Sometimes (but not always!), the New Living Translation of the Bible sums up a verse with remarkable insight and brevity. In particular, I like the NLT rendering of Proverbs 4:7.
I’ve mentioned this before, but whether you are a Christian or not, everyone can benefit from reading through the book of Proverbs. There is so much practical wisdom contained therein, written by someone who was believed – at the time – to be the wisest man who ever lived.
But back to the passage at hand. This message from Proverbs 4:7 is incredibly countercultural, because our world – generally speaking – celebrates the acquisition of things and knowledge, rather than the cultivation of meaningful relationships and experiences that make us better people.
From my perspectve, it is the interaction in these two variables (our relationships and experiences) that creates an opportunity for wisdom in a person. I say “opportunity,” because the Bible attests that true wisdom must be sought after on a consistent basis – it’s not something that we stumble upon while we’re on our way to Starbucks in the morming.
The world is full of many educated, yet unwise people. On the flipside, there are also many uneducated yet wise people. My aim is to be somewhere in the middle – by God’s grace, a discerning and educated woman who seeks wisdom with all of her heart.
The wisdom that I have cultivated thusfar has come from my reflections on what I have experienced – both good and bad. The way I see it, wisdom as a choice: either you learn from it and grow, or you don’t (remaining fairly immature, despite any external evidence of worldly success).
I’ve mentioned this here before, but I’ve made it a practice to steer clear of unwise people. In fact, the Bible admonishes us to do so, warning us to “flee the presence of a fool”.
Perhaps you’re wondering, “how do I know if I’m in the presence of fool?” The answer is quite simple: the person is unwise. Being foolish according to biblical standards has nothing to do with your level educational attainment or professional success; rather, your behavior and treatment of others, and ability to meaningfully reflect and learn from past experiences are generally the best indicators of wisdom.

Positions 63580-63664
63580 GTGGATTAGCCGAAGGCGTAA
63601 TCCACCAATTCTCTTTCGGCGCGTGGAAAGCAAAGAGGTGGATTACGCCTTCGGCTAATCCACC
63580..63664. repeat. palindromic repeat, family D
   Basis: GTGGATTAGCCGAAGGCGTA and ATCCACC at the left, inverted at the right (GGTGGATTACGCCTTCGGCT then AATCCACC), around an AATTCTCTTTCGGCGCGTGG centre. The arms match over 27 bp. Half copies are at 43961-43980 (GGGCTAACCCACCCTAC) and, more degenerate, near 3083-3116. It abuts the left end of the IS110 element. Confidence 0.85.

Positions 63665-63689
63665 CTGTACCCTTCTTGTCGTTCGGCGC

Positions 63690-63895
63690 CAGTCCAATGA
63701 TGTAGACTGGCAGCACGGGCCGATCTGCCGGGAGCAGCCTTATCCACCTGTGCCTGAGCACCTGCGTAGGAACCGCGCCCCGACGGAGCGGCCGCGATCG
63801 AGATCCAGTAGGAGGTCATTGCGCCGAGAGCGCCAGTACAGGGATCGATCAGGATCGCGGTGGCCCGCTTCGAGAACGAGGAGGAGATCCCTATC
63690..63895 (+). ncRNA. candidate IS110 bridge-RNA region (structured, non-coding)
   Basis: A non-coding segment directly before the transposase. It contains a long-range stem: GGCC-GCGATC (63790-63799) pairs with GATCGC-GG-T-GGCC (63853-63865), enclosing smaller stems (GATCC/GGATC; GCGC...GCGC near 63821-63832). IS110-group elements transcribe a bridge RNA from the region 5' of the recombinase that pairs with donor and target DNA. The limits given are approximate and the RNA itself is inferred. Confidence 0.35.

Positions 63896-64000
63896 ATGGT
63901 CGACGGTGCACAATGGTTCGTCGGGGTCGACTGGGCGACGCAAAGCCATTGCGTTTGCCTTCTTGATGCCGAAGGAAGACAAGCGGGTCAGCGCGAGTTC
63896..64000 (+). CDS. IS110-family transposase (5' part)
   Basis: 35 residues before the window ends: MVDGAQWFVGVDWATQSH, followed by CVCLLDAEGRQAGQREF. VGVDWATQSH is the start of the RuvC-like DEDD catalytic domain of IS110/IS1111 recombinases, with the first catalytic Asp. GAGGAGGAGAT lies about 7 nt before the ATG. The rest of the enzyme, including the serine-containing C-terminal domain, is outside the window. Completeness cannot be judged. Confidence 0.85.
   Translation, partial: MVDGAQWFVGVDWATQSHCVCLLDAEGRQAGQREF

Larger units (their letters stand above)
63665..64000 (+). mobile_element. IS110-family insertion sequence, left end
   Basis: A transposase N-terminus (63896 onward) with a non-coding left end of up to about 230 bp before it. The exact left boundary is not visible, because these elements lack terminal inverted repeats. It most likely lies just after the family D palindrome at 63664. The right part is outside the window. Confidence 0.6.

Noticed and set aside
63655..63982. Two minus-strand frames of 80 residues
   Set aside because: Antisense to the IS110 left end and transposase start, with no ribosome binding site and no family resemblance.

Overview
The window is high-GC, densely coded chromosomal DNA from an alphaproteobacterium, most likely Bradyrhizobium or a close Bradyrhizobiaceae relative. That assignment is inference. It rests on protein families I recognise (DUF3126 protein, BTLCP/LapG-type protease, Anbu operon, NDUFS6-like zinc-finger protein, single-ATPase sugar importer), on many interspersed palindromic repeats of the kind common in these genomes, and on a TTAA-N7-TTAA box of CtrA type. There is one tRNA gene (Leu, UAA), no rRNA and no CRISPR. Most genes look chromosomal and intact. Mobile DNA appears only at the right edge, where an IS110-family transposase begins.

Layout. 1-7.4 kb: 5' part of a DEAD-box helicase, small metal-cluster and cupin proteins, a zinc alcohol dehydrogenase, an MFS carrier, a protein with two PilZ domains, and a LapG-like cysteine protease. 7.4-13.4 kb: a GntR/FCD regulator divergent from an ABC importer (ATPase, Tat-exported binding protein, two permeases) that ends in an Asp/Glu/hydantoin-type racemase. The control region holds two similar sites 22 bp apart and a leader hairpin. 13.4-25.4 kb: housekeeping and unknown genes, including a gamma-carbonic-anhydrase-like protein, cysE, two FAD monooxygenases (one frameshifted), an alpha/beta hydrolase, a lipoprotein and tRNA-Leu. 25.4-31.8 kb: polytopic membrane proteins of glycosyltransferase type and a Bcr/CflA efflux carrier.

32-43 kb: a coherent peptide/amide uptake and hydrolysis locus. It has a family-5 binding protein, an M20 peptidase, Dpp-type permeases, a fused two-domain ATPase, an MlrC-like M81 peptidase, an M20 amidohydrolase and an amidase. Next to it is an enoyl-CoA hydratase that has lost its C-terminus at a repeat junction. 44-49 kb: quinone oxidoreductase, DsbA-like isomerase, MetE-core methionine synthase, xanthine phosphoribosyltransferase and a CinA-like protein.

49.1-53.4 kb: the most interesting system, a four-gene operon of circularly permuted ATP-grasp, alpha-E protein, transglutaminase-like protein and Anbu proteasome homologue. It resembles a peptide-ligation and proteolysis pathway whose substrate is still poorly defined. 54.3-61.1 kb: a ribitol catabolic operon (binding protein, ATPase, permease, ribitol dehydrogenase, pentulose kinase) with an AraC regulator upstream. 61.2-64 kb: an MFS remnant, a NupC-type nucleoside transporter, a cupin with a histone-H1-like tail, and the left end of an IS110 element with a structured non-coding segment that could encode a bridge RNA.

However, I must admit that I’ve learned the most from the fools who have come across my path. Also, sadly, there was a point my life when I was a (biblical) fool – knowledgeable, but not very wise. I’m not that way now, but largely because the Lord allowed some really hard and painful circumstances in my life. These events helped to surface the roots of foolishness in my own life, and enabled to me to more effectively identify the unwise and immature people who came my way.
Let’s be real: the foolishness will continue to come, but thankfully, it will be easier to spot. Also, the more that I grow and learn from my experiences, the more my perspective will be challenged and questioned by others – sometimes boldly so.
However, rather than focusing on the negative – avoiding the foolish people – I try to focus on the positive: seeking wisdom. This is 100% on me. If I’m not wise, then I can blame no one other than myself! And as I continue to learn and grow, I will be better able and equipped to
- regulate my emotions;
- gauge my reactions to other people;
- be attuned and observant to what is happening around me; and
- filter anything I hear or see through the lens of the biblical truth.
There are other benefits that accrue from being wise, but these are the ones that come to mind just now.
After all, Solomom said it best in Proverbs 4: “Getting wisdom is the wisest thing you can do!”
Dear Lord, I thank You for the opportunities that You’ve given me to learn from my relationships and my experiences. Growth is a choice, and it’s a commitment that I must make and renew every day (sometimes every hour!).
Thanks to You, I am a wiser woman than I was this time last year. Lord willing, I will be wiser still a year from now, due to whatever new experiences, people, and perspectives You choose to bring into my life. In Your name I pray, Amen.